Shielded from Justice: Police Brutality and Accountability in the United States
Code of Silence
The Christopher Commission, writing on the LAPD, found that "perhaps the greatest single barrier to the effective investigation and adjudication of complaintsis the officers' unwritten `code of silence'....[the principle that] an officer does not provide adverse information against a fellow officer."120 The commission concluded:
[P]olice officers are given special powers, unique in our society, to use force, even deadly force, in the furtherance of their duties. Along with that power, however, must come the responsibility of loyalty first to the public the officers serve. That requires that the code of silence not be used as a shield to hide misconduct.121
In its first report, the Los Angeles Board of Police Commissioners' Office of the Inspector General (IG) found a decrease in the number of code-of-silence administrative actions - brought against officers who failed to provide information on alleged violations. These had dropped from fourteen in 1993, to twelve in 1994, ten in 1995, and none, at the time of the report, in 1996. Only four of the cases related to excessive force allegations. The IG was unable to ascertain whether the decrease related to a decline in the use of the informal code of silence to protect themselves or other officers, or lax enforcement of prohibitions on the code.122
The New York police force is also notorious for its officers' silence when misconduct occurs. As the Mollen Commission noted: "The pervasiveness of the code of silence is itself alarming."123 The commission found that the code of silence is strongest in the most crime-ridden and dangerous neighborhoods and is considered essential to prove loyalty to other officers in those areas of the city. One policeman who admits to corrupt and brutal practices, former NYPD officer Bernard Cawley, testified that he never feared another officer would turn him in because there was a "Blue Wall of Silence. Cops don't tell on cops....[I]f a cop decided to tell on me, his career's ruined....[H]e's going to be labeled as a rat."124 Other officers who testified concurred with Cawley, including one who kept his identity hidden during the Mollen Commission hearings precisely because of the code, and whostated that officers first learn of the code in the Police Academy, with instructors telling them never to be a "rat."125 He explained, "[S]ee, we're all blue...we have to protect each other no matter what."126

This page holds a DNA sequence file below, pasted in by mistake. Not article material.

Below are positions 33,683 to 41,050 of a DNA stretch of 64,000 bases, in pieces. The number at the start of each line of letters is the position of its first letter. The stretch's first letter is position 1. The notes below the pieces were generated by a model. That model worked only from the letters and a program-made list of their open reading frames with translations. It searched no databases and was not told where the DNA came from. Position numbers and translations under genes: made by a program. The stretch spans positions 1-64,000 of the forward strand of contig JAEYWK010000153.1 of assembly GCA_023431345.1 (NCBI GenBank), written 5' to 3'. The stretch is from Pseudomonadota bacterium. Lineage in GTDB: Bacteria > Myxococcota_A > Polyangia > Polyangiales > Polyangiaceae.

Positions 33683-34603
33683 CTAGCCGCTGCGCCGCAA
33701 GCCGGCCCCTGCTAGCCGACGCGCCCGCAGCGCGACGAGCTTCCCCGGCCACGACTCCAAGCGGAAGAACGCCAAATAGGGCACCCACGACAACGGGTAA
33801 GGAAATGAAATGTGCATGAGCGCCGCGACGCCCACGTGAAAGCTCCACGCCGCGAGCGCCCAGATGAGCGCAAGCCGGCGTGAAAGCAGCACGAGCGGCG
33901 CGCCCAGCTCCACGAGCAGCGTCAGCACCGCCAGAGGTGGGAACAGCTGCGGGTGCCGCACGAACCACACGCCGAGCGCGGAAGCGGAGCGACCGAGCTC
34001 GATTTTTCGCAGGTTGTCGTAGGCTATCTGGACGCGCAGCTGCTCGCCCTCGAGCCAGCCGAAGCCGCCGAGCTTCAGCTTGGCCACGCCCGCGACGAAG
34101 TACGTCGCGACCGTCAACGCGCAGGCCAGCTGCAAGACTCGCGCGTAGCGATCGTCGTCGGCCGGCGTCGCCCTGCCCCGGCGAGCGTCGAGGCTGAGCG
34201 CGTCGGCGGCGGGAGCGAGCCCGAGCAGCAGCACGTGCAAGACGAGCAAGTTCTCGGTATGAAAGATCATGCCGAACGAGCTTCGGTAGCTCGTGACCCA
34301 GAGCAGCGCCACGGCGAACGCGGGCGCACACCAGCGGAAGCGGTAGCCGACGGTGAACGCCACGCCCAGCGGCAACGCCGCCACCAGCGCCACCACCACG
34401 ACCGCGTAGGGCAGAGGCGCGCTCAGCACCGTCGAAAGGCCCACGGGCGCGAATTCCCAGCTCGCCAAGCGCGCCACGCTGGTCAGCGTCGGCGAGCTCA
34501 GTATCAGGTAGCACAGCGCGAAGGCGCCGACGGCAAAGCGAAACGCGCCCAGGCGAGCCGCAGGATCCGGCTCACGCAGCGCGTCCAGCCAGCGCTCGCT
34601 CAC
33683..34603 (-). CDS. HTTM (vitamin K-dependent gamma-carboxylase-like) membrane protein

There is even a name for the way officers cover for each other and cover their own misconduct in court. It is called "testilying," offering false testimony in court. In justifying his inability to find NYPD Officer Francis X. Livoti guilty beyond a reasonable doubt for the "negligent homicide" of Anthony Baez, Acting New York Supreme Court Justice Gerald Sheindlin asserted that officers had committed perjury during the trial.127
Repercussions for breaking the code of silence include ostracism, threats, and the fear that officers will not "back up" or protect an officer who breaks the code.128 In Officer Livoti's trial, for example, one officer's account differed in important ways from those of fellow officers who supported Livoti's claim that Baez had resisted arrest.129 After her testimony at Livoti's trial, she asked for an administrative assignment because she reportedly feared she would not get back-up in dangerous situations from fellow officers.